Most of us know someone–or are someone–who finds it hard or even impossible to sit in the same room with a family member because of politics. It makes sense considering the chasms that have worsened these past few years. Many of us feel threatened in one way or another and struggle with how to bridge the divide.
Some of us fear the climate crisis and the partisan paralysis that keeps institutions from doing anything to reduce the suffering caused by it, even as executive agencies roll back regulations that would help. Some of us feel the real threat of discrimination and violence driven by racism and oppressive ideologies. Some of us fear losing economic security or political privilege and power.
Building bridges across the dinner table
There is plenty of fear to go around, for sure, and plenty of fearmongers eagerly driving us apart and keeping us there. Division is often the handiwork of exploiters, after all. The powerful perpetuate “us vs. them” dynamics to distract from wrongdoing, evade accountability, gain power, and justify actions that defy our shared values.
During this month of reflection and gratitude, perhaps we can pause, breathe, and relearn our country’s histories–all of them–and talk about the truths and values we agree on building bridges across the dinner table. It might not be easy, it might not always work, and some differences may come to blows (hopefully not), but until we get back to a place of shared values, constructive conversation, and accountability, our families and democracy will suffer.
Holding a seat for everyone
Many of us have the agency to work toward change in the world, and we must be grateful for the ability to be the change we want to see. Our government institutions and systems in the United States still give us ways to speak up, protect our rights, select who represents us, and call out those who break the law, the public trust, and democratic values.
Not all Americans have had those rights through history, and some cannot access them now. Those of us who do must haul more chairs to the table and hold those seats for those who should rightfully sit beside us.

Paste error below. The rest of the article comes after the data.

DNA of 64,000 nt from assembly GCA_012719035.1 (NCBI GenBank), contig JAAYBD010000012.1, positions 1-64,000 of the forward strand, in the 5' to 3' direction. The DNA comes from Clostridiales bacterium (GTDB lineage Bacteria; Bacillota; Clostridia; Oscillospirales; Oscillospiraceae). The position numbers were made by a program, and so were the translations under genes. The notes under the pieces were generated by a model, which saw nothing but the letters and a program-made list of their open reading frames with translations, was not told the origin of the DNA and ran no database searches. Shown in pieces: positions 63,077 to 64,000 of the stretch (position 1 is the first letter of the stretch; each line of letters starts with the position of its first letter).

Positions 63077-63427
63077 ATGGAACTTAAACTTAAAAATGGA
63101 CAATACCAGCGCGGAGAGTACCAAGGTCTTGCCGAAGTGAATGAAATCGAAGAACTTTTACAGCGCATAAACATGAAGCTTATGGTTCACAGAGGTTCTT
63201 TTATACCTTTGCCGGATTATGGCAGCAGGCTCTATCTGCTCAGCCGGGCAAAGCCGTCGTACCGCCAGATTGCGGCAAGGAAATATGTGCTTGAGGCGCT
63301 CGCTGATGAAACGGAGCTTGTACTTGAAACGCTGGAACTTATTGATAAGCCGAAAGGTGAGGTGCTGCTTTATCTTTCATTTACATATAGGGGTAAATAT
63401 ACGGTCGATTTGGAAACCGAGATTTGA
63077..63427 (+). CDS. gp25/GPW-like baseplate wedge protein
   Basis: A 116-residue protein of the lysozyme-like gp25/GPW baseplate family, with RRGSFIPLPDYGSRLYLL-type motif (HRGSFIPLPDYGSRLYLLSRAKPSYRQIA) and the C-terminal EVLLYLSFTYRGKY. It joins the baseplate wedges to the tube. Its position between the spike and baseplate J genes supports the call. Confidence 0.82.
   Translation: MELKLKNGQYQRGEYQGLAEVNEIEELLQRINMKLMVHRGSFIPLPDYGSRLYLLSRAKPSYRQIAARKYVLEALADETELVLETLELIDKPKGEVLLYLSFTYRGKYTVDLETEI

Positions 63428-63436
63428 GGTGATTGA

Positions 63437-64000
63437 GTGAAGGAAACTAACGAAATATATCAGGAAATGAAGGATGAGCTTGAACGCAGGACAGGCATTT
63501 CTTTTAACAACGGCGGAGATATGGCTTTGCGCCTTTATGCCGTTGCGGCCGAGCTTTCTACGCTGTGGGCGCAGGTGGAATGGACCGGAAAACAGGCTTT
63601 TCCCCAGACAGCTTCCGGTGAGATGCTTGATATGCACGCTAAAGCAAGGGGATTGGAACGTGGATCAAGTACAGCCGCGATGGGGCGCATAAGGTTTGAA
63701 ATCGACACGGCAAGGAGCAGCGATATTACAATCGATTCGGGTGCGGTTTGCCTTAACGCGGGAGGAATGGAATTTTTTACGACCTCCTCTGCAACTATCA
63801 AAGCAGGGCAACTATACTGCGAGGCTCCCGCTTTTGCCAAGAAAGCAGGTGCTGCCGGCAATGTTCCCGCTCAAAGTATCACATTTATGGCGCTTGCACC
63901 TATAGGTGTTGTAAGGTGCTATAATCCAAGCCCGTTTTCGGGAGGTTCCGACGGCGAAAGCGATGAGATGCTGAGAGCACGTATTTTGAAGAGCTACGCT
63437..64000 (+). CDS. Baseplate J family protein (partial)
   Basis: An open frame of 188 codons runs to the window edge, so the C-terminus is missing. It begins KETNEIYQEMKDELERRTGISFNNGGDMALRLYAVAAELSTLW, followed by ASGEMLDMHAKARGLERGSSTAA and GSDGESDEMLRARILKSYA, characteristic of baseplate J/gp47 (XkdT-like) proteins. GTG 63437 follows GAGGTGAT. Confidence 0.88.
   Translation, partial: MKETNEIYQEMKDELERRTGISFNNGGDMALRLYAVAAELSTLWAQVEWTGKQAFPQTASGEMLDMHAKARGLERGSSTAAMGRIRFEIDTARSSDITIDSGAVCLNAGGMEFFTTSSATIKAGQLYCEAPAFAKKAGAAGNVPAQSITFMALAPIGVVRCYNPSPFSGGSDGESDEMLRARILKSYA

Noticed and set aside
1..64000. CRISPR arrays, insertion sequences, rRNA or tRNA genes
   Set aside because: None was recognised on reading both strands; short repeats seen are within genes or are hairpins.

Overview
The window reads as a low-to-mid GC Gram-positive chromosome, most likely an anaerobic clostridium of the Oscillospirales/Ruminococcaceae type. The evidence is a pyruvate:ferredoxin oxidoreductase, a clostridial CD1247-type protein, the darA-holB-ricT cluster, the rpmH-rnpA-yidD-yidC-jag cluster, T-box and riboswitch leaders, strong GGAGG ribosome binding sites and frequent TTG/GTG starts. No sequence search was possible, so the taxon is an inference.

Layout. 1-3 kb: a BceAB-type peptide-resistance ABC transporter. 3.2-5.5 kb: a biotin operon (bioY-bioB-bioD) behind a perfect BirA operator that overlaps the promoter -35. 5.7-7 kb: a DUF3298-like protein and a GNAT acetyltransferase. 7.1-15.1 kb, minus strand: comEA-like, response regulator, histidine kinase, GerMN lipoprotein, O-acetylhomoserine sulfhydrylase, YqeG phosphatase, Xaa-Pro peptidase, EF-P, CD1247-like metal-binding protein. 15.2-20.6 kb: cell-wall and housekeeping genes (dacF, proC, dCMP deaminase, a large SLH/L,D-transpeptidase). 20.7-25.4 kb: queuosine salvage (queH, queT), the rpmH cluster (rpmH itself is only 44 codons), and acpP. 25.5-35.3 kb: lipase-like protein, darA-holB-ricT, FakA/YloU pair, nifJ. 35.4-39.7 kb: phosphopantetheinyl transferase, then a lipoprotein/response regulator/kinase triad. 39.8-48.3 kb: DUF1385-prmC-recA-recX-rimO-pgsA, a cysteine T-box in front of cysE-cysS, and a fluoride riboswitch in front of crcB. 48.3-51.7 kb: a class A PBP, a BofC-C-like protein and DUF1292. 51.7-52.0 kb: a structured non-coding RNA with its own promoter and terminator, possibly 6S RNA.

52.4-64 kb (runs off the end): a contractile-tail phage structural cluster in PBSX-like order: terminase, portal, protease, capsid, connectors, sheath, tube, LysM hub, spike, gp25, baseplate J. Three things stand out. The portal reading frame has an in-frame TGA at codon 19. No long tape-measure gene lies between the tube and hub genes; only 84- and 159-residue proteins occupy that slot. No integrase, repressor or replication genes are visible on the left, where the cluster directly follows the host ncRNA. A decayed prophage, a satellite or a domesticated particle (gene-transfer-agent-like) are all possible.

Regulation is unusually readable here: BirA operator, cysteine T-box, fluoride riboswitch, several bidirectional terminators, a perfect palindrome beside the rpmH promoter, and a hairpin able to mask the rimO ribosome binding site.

Our health is tied to the health of the land
As we careen toward the end of 2019, we face an onslaught of land grabs in the Arctic, Bristol Bay, the Tongass, and across Alaska. These efforts to put sacred and public lands into private hands aims to enrich Outside and transnational corporations rather than supporting sustainable and restorative local economies. Many citizens feel invisible, unheard, and drowned out by corporate PR machines and our own governments.
Yes, industry has access to power that most individuals don’t, but their quest for a quick buck should not not define our future.
What we have are our voices, our solidarity and unity, and our willingness to make dignity, social justice, and decision-making for the greater good our common ground. What we have is our commitment to protecting everyone’s seat at the table, and taking our conversations into the kitchen, out of the house, and into the neighborhood.
Mending takes time, but it holds
It’s true that it takes much longer to mend fabric than to rip it. What’s been torn by divisive politics will take time, focus, patience, and resolve to repair.
Fortunately, we see people doing this work everywhere–speaking up, demanding action, lifting up others, having difficult conversations, helping people recover from disasters and acts of violence, and reminding those with power that the people have power, too. I’m blessed to know so many of you who not only can do this work, but are doing it, and I am so grateful to stand beside you
Vicki Clark, executive director
PS: Your support of Trustees for Alaska is critical now more than ever.
The Trump administration continues to put industry interests ahead of public health and the protection of land, water, wildlife, and people.
Rachel Briggs joined our team last month. Here, she talks a little bit about her journey getting here.
Last month we lost an advocate for Alaska and a friend to Trustees.